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Ziguinchor (Senegal) to Varela (Guinea Bussau)

We find a nice hotel (Le Flamboyant) in Ziguinchor that nearly offsets the a-hole policeman. The restaurant across the street, Les Touriste, is good, and there’s a pool, hot shower, and wi-fi (pronounced wee-fee). The next day we set off to the Guinea Bissau embassy with that familiar feeling of dread associated with getting visas or crossing borders. However, we couldn’t have been more surprised. Based on the Senegal embassy in Nouakchott here’s what we expected:

1. Closed today
2. Supply 37 unnecessary documents
3. You have the wrong documents
4. Go to another office to do something completely pointless
5. Come back six weeks from now to collect visa

Instead, we arrived a a few minutes past nine. No one was really around but a nice man motioned us to sit on the shaded outside patio of the office. At 9:30 the visa guy turns up, takes us straight into his office, asks for nothing more than a copy of our passports, quickly fills in a couple of forms for us, and put the visas in our passports right then and there. The process probably takes 15 minutes. The entire experience was enhanced even further by the fact that the official had a tin on his desk labelled ‘Men’s Coffee’ with a picture of a body builder and ‘100% hard penis erection’ written underneath. All this bodes well for Guinea Bissau.

We spend a day in Ziguinchor relaxing. There’s not much to see. I got given a free necklace by a street vender, of course with the promise of looking at her shop later. As she was kind enough to give me the necklace I let myself be enticed over the next day and bought another one. Rick turned up and I negotiated 100 CFA for an extra necklace for him so of course he paid 500.

We find a real live supermarket, something we hadn’t seen since Morocco, a month ago. We buy capers, salami, cheese, yoghurt, crackers, chocolate, garbanzo beans, red beans, and a can of slimy green beans. Outside on the street we pick up cucumbers, tomatoes, lettuce, capsicum, and a melon. For everything else bad about Senegal, the produce tastes fantastic. The lady who sold it to us was very nice too, even though she tried to get us to buy a pumpkin like vegetable. Rick pays 1,000 for some 500 cashews.

Ziguinchor is very close to the Senegal/Guinea Bissau border and the Senegalese immigration/customs so unprepossessing we actually drove right through it until we were stopped by guard whistles. The whole thing was remarkably easy – especially compared to the diabolical Morocco/Mauritania border. It’s difficult to tell what an official hut is versus a store or someone’s home or an animal shelter, but we muddled our way through and people just yelled at us and pointed us in the right direction. We did not pay any helpers and were very proud of ourselves. We were worried about the GB side because we’d read it was a pain and because we don’t even know Hello in Portuguese, but it too was relatively simple, albeit inefficient. We paid $2 to have a guy write Rick’s drivers license number in a book, another $2 to have another guy write the registration in a book, and $10 in road tax. For anyone traveling overland, GB did require the Carnet to be stamped. Back and forth between a few more buildings, but less than an hour and we were on our way. Well, on our way until the next police stop a few minutes down the road. They asked us a few questions and all seemed copacetic until they inquired as to where we were going. “Varela,” I answered. “Oh, Varela!” they cried, “Then you must give us money!” I most certainly will not, I responded. But I gave them each a Coke and they seemed very appreciative.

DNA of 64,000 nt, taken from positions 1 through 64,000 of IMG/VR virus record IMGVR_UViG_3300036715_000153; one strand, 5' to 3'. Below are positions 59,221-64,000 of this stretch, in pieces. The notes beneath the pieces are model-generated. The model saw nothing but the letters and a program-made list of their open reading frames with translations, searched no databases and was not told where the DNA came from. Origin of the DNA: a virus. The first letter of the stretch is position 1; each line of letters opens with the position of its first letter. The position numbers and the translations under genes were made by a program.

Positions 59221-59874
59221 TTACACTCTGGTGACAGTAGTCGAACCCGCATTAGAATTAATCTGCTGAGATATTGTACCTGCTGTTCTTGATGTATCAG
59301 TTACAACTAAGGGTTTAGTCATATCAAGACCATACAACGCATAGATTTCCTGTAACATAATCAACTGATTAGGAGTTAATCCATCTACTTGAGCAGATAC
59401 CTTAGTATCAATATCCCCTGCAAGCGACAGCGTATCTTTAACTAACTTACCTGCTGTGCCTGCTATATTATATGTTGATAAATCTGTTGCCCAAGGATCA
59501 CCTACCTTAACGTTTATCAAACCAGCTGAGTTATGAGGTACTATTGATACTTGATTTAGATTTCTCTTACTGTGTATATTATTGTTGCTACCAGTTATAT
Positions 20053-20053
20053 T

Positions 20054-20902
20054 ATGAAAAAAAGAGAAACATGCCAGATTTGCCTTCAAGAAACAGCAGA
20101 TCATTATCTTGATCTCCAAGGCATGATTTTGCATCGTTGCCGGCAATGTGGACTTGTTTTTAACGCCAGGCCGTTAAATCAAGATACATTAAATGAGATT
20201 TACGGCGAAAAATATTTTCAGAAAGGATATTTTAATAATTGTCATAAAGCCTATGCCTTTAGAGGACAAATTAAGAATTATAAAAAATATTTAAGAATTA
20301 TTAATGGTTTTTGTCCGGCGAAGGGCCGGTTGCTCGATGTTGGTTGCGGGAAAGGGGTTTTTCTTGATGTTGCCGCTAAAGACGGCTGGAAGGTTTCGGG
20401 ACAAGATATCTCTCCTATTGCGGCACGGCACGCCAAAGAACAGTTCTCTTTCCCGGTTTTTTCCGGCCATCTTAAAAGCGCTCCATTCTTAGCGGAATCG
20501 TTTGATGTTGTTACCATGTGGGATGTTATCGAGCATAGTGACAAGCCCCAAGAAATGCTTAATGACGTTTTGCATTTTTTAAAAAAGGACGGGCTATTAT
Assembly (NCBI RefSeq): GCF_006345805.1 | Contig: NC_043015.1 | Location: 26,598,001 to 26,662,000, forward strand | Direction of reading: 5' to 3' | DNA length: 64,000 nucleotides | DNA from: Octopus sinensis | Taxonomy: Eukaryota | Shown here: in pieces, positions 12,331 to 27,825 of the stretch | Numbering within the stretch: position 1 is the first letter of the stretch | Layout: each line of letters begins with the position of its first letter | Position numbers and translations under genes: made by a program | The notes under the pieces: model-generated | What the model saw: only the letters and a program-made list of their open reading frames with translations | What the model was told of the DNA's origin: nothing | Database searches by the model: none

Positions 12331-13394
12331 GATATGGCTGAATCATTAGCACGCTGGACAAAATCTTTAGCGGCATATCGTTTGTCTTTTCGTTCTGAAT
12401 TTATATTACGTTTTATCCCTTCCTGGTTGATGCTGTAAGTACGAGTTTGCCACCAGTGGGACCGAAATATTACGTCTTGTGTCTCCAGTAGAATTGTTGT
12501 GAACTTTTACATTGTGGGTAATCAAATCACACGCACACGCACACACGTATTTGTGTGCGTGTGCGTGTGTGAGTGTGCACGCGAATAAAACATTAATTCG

The first thing I noticed about Guinea Bissau was that there were no children of the corn. Plenty, of children, but not one asked for a cadeau. This may have been because they speak Warloft and Portuguese and Creole in Guinea Bissau, and little French. The children could have all very well been yelling “Present! Present!” at us in Portuguese, but I’d like to think not.

We drove through fields and jungle to what we thought was a deserted beach, Varela, that we’d read about in a blog. After a few tries with the sand ladders we managed to get up right on the sand and set up camp. It was beautiful, nothing for miles around except a few pirogues, small fishing boats, about 1,000 feet away. It was exactly how you’d imagine the perfect romantic getaway. Warm, calm water, balmy weather, green parrots with red and yellow heads behind us, fish jumping in the water, and even two pairs of dolphin, each pair leaping in perfect harmony with its partner. We could finally stay in one place for a while and relax. Bliss.

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